- Add in water and prepared soya beans, and bring to a boil. Lower flame to simmer with lid on for 20mins. Season with salt, turn off flame and leave to steep.
Method (for the noodles)
- Combine flour and salt in a large mixing bowl. Form a 'well' in the middle and crack in the eggs.
- Add cooking oil and begin to combine everything together, adding water slowly by individual tablespoons until a non-sticky dough is obtained
- Dough needs to be kneaded repeatedly until smooth and uniform in color.
- Cover dough with cloth and set aside to rest for 30 to 40 mins to relax the gluten.
- After resting the dough long enough, go back to the dough by first dividing the dough into 4 portions.
- Using pasta machine, process individual dough portions by repeatedly laminating and thinning the dough into elongated flat sheets before cutting into taligatelle-like strands. Dust some flour on the noodles to prevent noodles from sticking together. If pasta machine is not available, simply roll dough with rolling pin, on a flat surface dusted with flour, into elongated sheets before folded the dusted sheets slightly and cutting into strips.
- If you are making mee-hoon-kuay, simply hand stretch the flat sheets dough into desired free-style shapes accordingly.
Method (for the meat sauce)
- In a saucepan, heat up 2 tbsp cooking oil. Add chopped garlic and shallots, stir-fry until shallots turned translucent and aromatic.
- Add minced pork followed by all seasoning and stir-fry until meat is cooked and uniform in color.
- Add in mushrooms strips, black wood ear fungus strips, and some mushroom soaking water. Stir well and cover with lid. Leave to simmer over medium low heat for 10mins.
- Add some corn starch mixed with some mushrooms soaking water to thicken the sauce.
- Dish up, covered, and set aside.
Everything is prepared for the meat sauce.
Meat sauce is well cooked and in uniform color.
Method (to cook pan mee)
- Prepare two heavy saucepan. One side is 2 ladle cups of boiled water, another side is 2 ladle cups of soup base. Bring both to a boil
- Add a serving of noodles into the boiling water saucepan, cook noodles for a minute. Transfer half-cooked noodles into the soup base saucepan, and add a serving of vegetables. Adjust your cooking time accordingly.
- When noodles are cooked, crack an egg into the middle of the pot and leave it with lid on briefly for about 20 secs for the white to cook slightly.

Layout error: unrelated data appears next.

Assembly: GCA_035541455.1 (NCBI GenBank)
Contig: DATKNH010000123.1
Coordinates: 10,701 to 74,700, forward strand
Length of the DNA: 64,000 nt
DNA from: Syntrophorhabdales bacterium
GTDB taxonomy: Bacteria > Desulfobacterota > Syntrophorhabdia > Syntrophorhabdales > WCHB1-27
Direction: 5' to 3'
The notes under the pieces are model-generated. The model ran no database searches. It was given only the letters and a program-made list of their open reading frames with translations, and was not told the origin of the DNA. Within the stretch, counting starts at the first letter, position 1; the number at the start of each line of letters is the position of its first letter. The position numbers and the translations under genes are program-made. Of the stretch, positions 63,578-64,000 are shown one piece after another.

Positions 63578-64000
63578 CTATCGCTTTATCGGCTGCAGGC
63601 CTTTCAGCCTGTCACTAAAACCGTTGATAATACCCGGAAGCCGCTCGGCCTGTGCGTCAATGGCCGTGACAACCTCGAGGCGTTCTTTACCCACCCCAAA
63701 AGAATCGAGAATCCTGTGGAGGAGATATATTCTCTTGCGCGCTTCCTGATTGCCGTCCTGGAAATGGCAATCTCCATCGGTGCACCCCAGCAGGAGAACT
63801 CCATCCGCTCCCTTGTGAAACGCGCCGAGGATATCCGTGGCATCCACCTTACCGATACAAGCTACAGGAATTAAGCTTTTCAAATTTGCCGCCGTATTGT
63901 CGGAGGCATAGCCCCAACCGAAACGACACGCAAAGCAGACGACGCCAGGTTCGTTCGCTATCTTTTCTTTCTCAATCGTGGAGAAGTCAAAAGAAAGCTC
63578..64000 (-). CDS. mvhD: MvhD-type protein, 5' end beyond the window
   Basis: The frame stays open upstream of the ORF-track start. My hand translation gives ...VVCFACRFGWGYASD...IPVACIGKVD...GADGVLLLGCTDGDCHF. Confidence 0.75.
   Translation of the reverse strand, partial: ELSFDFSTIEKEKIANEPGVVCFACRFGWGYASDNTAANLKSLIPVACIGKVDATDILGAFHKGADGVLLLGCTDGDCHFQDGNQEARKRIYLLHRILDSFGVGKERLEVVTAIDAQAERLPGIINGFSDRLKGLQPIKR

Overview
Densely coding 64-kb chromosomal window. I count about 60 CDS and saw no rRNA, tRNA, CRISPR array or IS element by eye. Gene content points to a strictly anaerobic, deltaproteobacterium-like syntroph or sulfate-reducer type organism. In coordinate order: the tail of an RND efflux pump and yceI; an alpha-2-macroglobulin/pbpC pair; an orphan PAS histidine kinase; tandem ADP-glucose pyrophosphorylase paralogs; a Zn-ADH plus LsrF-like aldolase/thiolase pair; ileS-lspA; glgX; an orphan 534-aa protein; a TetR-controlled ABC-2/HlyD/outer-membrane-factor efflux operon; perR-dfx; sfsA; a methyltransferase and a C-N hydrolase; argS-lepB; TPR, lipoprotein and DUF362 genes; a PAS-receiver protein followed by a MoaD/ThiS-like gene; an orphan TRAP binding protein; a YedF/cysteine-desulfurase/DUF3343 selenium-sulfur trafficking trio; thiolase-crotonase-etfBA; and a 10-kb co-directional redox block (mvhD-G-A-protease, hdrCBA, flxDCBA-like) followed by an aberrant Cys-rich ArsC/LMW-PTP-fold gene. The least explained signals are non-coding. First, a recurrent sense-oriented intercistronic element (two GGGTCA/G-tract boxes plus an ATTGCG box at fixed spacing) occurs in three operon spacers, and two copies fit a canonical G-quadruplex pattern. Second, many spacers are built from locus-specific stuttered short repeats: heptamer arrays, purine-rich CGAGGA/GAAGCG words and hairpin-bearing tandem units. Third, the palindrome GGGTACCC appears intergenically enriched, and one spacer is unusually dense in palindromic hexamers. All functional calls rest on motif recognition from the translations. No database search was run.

- Ladle everything into a serving bowl, try not to break the yolk. Garnish generously with one portion of meat sauce, fried crispy anchovies, fried crispy shallots and serve!
Pan Mee... Long, flat striped noodles.
While mee-hoon-kuay is free-style shaped flat dough by simply hand stretch the flat sheets dough in organic forms. There's no rocket science. Everyone can do this. To me. it should look homely and comforting. There's no rules here.
Look at my Pan Mee soup. The soup is quite clear and less cloudy compared to those selling outside. Although there's extra effort in cooking process, but this will make your noodles taste better in overall.
In Kuala Lumpur, Klang Valley, there's a popular version of Pan Mee that is prepared dry version. Everything is the same, just that they are without the soup, fiery dry chillies flakes are added, topped with some spring onions and stirred into noodles. That's another great way of enjoying Pan Mee.
Maybe next time I will try making dried version of Pan Mee.
I love this soup noodles. I think everyone should make this at home at least once. This just involves a few ingredients, and I guarantee you that this is a great bowl of comfort food, and something easy to prepare for weekend lunch for family.
So.... do you prefer pan mee? or mee-hoon-kuay?
Wow, I am impressed that you make your own noodles!ReplyDelete
It looks delicious, but I think I am too lazy to make my own. I suppose one could use shop bought dried noodles???
Really so unique recipe and look like so delicious.ReplyDelete